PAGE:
Honda CB350RS vs Honda H’Ness CB350: Differences Explained
Is the newly launched CB350RS just another nip-and-tuck job or is there more than what meets the eye? We explain the differences
The recently launched Honda CB350RS is the Japanese brand’s second offering in the 350cc segment, following the Honda H’Ness CB350. The CB350RS is essentially a sportier version of the retro roadster, but are the differences merely skin-deep? We explain:
A more aggressive riding stance
For a more forward riding position, the Honda CB350RS features a flatter handlebar, slightly rear-set footpegs, and a tuck-and-roll seat. This is in contrast to the upright ergonomics of the Honda H’Ness CB350, which packs a taller handlebar, mid-set footpegs, and a bench seat. At 800mm, the seat height is the same on both the bikes, but its width is wider in the CB350RS. So shorter riders may find it a little tricky to use their feet to move the bike around. The gear lever is also now toe-only as opposed to the heel-toe shifter in the H'Ness. Even the brake lever is different in the CB350RS.
At 1441mm, the longish wheelbase still remains the same on both bikes. However, the sportier ergos on the CB350RS should ensure a more engaging ride around the ghats, unlike the straightline-friendly H’Ness CB350.
Got new shoes on:
The Honda CB350RS rolls on differently designed Y-shaped alloy wheels measuring 19 inches up front (same as the H’Ness) and 17 inches at the rear (just an inch smaller than the one on the H’Ness CB350). This enables Honda to fit in a fatter 150-section rubber at the rear (20mm more). Also, the tyres are the off-road-friendly MRF Zapper Kurve units as opposed to the street-oriented MRF Nylogrip Zapper FS up front and Zapper Y at the back in the H’Ness CB350.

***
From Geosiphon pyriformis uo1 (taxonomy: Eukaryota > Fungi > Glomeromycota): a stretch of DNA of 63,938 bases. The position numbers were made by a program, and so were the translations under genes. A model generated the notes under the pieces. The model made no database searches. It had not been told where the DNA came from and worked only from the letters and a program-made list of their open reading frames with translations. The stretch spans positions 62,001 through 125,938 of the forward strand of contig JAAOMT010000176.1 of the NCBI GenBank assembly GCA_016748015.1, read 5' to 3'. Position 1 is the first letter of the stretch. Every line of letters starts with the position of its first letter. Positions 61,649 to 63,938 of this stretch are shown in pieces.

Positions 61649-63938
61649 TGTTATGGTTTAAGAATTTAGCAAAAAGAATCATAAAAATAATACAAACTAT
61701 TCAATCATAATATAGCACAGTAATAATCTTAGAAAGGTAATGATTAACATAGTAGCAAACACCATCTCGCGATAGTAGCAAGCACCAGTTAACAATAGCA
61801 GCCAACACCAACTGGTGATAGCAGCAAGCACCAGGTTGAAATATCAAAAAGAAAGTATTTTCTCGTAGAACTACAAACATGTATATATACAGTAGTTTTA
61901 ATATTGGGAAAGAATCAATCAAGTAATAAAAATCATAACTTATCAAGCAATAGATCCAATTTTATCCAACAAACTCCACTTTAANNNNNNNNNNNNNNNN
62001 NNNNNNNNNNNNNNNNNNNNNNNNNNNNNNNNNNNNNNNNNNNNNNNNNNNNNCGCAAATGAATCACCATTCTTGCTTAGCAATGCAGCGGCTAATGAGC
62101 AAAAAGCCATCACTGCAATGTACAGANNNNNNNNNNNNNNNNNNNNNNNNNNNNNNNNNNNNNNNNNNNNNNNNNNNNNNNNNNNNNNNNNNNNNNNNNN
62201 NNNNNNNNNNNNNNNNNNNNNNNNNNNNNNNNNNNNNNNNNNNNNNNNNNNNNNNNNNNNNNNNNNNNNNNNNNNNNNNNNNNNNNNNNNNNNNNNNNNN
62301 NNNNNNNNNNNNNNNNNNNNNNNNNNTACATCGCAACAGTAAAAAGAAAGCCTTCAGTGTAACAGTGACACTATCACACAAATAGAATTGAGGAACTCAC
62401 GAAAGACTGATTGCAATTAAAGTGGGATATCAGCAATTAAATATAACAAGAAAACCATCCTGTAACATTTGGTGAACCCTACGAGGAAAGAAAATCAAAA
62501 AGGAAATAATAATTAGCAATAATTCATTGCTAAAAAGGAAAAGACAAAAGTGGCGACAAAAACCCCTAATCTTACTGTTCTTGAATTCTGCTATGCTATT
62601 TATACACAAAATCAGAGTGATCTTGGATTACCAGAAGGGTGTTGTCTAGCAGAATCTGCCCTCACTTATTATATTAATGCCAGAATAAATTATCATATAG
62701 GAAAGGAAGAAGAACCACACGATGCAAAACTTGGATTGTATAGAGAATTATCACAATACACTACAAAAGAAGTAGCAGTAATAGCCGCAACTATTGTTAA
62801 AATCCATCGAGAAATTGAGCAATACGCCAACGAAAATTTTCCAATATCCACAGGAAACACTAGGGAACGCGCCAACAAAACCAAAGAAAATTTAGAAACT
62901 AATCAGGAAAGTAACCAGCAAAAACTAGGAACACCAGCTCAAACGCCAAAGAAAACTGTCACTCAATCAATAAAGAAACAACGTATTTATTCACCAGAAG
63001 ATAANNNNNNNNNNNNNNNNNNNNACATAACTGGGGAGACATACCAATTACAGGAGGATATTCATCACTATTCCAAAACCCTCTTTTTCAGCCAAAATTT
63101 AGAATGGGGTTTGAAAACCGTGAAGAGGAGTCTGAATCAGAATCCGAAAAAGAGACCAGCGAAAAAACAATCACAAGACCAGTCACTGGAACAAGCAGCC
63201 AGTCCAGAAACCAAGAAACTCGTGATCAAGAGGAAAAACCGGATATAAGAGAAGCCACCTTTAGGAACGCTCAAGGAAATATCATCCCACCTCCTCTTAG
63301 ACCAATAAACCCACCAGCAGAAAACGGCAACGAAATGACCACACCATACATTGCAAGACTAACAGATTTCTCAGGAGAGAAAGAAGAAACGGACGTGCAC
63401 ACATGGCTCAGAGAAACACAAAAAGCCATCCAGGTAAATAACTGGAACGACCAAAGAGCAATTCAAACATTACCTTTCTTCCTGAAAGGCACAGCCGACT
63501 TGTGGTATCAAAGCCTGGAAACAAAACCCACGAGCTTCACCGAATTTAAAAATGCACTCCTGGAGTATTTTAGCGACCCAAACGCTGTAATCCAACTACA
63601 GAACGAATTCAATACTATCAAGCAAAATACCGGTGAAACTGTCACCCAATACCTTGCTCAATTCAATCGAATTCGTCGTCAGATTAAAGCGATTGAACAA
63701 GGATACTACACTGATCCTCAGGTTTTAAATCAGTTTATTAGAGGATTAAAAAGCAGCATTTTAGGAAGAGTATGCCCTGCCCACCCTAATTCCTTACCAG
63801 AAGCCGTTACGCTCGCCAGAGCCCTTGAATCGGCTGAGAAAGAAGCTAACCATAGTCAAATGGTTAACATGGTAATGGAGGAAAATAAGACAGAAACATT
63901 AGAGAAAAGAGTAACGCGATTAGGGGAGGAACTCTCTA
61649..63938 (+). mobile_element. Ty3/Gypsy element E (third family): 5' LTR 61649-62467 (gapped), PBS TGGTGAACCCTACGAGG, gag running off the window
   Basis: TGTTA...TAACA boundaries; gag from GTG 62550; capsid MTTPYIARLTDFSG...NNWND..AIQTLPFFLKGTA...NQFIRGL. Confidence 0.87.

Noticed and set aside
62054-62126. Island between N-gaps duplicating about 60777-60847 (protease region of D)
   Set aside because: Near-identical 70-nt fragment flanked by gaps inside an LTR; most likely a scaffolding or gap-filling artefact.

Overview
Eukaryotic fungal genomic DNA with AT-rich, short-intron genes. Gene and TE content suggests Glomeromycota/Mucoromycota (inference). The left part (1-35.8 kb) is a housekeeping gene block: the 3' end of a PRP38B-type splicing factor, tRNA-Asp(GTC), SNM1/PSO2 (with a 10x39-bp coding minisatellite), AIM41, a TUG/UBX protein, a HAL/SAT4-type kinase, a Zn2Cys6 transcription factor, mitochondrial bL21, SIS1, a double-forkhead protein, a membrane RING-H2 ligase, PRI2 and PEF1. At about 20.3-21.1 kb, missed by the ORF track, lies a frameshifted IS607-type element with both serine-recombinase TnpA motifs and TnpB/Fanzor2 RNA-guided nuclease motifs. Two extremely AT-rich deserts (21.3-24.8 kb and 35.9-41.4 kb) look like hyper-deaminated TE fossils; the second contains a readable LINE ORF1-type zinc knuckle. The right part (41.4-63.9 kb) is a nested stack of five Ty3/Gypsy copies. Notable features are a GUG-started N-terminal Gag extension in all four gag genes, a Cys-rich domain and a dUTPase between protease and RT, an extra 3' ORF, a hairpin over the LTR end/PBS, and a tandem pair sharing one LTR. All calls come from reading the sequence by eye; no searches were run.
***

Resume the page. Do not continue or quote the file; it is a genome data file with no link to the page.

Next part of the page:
At 168mm, the Honda CB350RS also gets a 2mm extra ground clearance than the H’Ness CB350. It may not sound as much, but the addition of the skid plate in the CB350RS coupled with its off-road-oriented tyres should make it easier to handle on bad roads. The CB350RS has also managed to shed 2kg, now tipping the scales at 179kg kerb.
Sportier than before:
The CB350RS features sleeker side panels, shorter and nattier front and rear fenders, and a more rugged headlight nacelle with brushed-metal finish. The side panels, and the underpinnings are all finished in black, while the engine case comes in a matte black finish. They give the bike a stealthy look. Only the exhaust heat shield gets a chrome finish, which, in our opinion, sticks out like a sore thumb.
In stark contrast, the H’Ness CB350 looks flashy with oodles of chrome on the fenders, headlight nacelle, powertrain, and parts of the suspension. While fuel tank shape and capacity (15 litres) are the same on both the bikes, the CB350RS gets a livelier paint scheme. Special mention of the red-coloured variant of the CB350RS, which comes with a racing stripe up top along with the ‘CB350RS’ logo.
Same old mechanicals and features:
The two motorcycles share the same 348.36cc single-cylinder air-cooled, counterbalanced engine producing 21.07PS at 5500rpm and 30Nm at 3000rpm. If our experience with the H’Ness CB350 is anything to go by, expect top levels of refinement from the CB350RS too. We’re yet to see whether Honda has made any change to the final drive in the CB350RS to match its demeanour. Of course, a rudimentary switchable traction control and a five-speed transmission with assist & slipper clutch are standard across both bikes.
The brakes are the same as well. Both use a 310mm front and a 240mm rear disc, with dual-channel ABS as standard. The semi-digital instrument cluster is the same as the one found on the base DLX variant of the Honda H’Ness CB350. That means, you don’t get the USB port, the smartphone-compatible turn-by-turn navigation in the CB350RS -- all standard on the DLX Pro model of the H’Ness CB350. It even misses out on a dual-horn setup.
All in all, Honda seems to have made only superficial changes to the CB350RS. Looks like the Japanese brand is playing safe by slotting the bike between a cafe-racer and a full-fledged scrambler. This way, Honda intends to retain the sporty essence of the former coupled with the practicality of a scrambler - rolled into one bike. Take a look at the pricing:
The extra Rs 5,500 seems fair, given the sporty genes of the CB350RS. However, if you compare the base variants of both the bikes, the price gap feels a little too much. In that case, you’d be better off with the H’Ness, considering it almost offers everything that the CB350RS does, except for the ergonomics, wheels, and tyres.
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